On December 29, 1861, Ambrose Burnside met with General McClellan and President Lincoln in Washington for a final review of the plan for his expeditionary force’s North Carolina operation. The idea for what Burnside originally termed the “Coast Division” was first pitched to McClellan in October 1861 with the purpose as recounted by General Burnside in an 1882 publication:
To organize a division of from twelve to fifteen thousand men, mainly from states bordering on the northern seacoast, many of whom would be familiar with the coasting trade, and among whom would be found a goodly number of mechanics, to fit out a fleet of light-draught steamers, sailing vessels and barges, large enough to transport the division, its armament and supplies, so that it could be rapidly thrown from point to point on the coast with a view to establishing lodgments on the southern coast, landing troops, and penetrating into the interior, thereby threatening the lines of transportation in the rear of the main army then concentrating in Virginia, and hold possession of the inland waters on the Atlantic coast.
When first briefed on the plan, President Lincoln expressed substantial reservations with both the objective and the worthiness of the vessels procured for the operation. The objective of the briefing on December 29th of 1861 was to obtain Lincoln’s final approval.
Much discouragement was expressed by nautical men and by men high in military authority as to the success of the expedition. The President and General McClellan were both approached, and the President was frequently warned that the vessels were unfit for sea, and that the expedition would be a total failure. Great anxiety was manifested to know its destination, but the secret had been well kept in Washington and at our headquarters.
The generals understand that operational security is the key to the success of the invasion of the North Carolina coast and even the president is keenly attuned to the need to keep it secret.
As Mr. Lincoln afterwards told me, a public man was very importunate, and, in fact, almost demanded that the President should tell him where we were going. Finally, the President said to him, “Now I will tell you in great confidence where they are going, if you will promise not to speak of it to any one.” The promise was given, and Mr. Lincoln said, “Well, now, my friend, the expedition is going to sea.” The inquirer left him without receiving any further information.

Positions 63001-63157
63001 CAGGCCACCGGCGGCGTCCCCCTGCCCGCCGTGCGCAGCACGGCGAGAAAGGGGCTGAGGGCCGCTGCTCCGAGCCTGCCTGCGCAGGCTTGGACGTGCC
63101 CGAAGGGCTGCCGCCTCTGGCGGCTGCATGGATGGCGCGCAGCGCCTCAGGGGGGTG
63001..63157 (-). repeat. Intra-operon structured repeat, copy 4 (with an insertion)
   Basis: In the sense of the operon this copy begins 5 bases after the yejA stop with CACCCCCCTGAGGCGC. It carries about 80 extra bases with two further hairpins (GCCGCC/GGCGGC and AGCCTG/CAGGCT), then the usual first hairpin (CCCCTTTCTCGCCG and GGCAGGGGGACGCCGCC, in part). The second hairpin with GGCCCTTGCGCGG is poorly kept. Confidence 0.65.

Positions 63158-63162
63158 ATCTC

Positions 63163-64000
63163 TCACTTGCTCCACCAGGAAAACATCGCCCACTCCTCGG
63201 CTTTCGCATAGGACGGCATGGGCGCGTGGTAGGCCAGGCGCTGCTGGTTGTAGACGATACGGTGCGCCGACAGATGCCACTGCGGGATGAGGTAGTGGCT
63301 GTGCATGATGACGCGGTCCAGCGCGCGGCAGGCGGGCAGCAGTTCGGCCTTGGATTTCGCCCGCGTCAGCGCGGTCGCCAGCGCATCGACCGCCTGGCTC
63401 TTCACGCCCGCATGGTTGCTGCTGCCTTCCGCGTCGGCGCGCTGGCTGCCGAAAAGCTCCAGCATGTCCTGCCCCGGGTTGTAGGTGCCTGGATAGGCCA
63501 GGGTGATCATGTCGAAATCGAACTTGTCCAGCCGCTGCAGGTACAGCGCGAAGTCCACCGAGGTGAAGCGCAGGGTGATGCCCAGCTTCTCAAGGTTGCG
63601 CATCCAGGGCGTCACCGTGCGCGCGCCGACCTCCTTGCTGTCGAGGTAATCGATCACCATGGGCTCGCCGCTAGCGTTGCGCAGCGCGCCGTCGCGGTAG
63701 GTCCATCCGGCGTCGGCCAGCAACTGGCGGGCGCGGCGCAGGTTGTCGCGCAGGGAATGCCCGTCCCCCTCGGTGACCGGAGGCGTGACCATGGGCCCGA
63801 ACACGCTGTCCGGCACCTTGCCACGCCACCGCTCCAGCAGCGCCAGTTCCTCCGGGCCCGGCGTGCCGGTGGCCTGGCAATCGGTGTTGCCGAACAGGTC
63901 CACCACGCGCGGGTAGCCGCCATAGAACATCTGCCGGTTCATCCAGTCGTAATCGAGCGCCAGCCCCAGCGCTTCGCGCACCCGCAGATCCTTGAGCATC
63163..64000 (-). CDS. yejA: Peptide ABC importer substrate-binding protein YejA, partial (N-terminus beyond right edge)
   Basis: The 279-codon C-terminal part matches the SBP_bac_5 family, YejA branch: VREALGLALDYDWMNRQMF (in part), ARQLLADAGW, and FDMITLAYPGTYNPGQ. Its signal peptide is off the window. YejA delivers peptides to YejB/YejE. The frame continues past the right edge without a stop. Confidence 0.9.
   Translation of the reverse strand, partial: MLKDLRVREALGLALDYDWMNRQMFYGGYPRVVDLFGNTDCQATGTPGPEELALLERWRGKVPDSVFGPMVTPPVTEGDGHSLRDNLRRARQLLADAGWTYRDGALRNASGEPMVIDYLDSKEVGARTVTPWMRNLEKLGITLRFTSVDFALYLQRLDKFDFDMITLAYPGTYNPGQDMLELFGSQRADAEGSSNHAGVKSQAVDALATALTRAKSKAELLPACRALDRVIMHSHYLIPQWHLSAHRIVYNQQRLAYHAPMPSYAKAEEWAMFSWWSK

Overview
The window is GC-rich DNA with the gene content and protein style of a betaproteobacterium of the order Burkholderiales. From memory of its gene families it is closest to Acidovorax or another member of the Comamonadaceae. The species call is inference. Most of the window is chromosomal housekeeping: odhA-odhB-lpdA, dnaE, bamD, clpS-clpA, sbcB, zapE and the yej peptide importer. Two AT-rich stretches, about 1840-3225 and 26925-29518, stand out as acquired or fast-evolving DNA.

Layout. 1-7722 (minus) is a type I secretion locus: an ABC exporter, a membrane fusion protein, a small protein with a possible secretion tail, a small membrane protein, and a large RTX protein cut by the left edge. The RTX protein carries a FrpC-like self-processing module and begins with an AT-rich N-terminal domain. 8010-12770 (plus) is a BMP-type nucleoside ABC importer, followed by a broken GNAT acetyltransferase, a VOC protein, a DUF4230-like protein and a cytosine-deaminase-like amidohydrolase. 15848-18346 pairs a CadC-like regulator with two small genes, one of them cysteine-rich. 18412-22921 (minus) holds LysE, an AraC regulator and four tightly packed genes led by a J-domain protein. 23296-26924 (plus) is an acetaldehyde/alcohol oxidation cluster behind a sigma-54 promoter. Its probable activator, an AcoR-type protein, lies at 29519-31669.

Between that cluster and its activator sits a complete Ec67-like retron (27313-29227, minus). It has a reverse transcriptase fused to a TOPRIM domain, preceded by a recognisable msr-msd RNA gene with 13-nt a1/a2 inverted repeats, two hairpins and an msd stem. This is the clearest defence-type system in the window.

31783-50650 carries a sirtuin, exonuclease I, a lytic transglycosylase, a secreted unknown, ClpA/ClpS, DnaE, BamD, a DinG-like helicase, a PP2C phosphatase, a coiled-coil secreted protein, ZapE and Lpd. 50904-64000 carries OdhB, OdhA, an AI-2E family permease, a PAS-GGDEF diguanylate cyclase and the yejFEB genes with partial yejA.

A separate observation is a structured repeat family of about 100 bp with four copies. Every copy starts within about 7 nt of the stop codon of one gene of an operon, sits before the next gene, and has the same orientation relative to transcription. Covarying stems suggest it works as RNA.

After being assured of the great potential for success by McClellan and Burnside, the president finally gives his approval to commence operations as soon as practical.
Generals McClellan and Burnside convinced Lincoln to approve the operations against the Confederates in coastal North Carolina
In preparation for pending movement of the expeditionary force, General Burnside orders all sick soldiers to be moved from the camp to a general hospital or loaded abroad a hospital transport.
Although Oliver Case claims to feel “as well as I ever did in my life,” the surgeon excuses him from duty the night before and he is ordered to report to the hospital ship “Recruit” the next morning. Oliver describes the ship as “fitted up full of good berths and is a very different affair from those steamers we came in on.” He also mentions in his letter on December 30th that about 30 soldiers of the 8th Connecticut have contracted measles.
 The Burnside Expedition, Ambrose E. Burnside, N. Bangs Williams and Company, Providence, 1882.
 Case Letters, 1861-1862. (30 December 1861)